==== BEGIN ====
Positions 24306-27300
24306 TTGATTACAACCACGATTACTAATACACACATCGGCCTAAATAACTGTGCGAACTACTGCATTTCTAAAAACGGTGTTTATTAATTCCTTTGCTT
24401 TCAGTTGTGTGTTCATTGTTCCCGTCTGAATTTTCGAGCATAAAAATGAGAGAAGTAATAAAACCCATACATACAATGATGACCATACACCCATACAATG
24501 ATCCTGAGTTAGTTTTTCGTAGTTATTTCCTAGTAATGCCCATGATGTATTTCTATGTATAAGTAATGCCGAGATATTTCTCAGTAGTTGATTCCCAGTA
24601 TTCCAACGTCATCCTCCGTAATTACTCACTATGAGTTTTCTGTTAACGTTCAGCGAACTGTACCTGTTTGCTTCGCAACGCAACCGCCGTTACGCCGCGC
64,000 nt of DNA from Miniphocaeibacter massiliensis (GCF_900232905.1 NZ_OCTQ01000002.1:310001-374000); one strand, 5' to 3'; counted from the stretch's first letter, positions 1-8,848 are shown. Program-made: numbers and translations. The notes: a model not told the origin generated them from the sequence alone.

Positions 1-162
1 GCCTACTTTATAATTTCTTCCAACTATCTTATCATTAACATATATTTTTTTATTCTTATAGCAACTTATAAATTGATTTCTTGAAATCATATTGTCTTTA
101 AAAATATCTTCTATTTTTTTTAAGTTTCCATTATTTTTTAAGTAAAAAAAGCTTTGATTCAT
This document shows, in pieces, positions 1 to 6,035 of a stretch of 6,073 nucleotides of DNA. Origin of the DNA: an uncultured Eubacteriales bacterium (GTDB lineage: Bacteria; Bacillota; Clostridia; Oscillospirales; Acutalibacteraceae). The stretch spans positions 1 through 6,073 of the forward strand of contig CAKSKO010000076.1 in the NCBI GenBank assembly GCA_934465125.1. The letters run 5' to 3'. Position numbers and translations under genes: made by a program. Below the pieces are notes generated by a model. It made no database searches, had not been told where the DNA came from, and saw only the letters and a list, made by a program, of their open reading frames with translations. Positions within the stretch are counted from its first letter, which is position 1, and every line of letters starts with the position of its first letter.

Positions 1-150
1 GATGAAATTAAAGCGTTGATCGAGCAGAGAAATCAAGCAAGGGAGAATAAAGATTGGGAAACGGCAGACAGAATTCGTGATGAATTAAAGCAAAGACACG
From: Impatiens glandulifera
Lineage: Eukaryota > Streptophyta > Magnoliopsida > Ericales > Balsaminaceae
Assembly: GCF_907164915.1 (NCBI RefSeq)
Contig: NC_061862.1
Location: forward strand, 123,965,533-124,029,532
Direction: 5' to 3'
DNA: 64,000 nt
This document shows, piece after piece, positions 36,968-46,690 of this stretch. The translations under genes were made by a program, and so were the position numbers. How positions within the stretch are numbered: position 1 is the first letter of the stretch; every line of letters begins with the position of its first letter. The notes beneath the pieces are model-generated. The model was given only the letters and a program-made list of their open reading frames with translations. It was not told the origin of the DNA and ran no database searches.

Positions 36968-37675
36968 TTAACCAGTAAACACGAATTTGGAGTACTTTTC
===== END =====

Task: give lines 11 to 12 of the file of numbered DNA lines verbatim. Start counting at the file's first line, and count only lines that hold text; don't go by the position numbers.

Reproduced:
Positions 1-150
1 GATGAAATTAAAGCGTTGATCGAGCAGAGAAATCAAGCAAGGGAGAATAAAGATTGGGAAACGGCAGACAGAATTCGTGATGAATTAAAGCAAAGACACG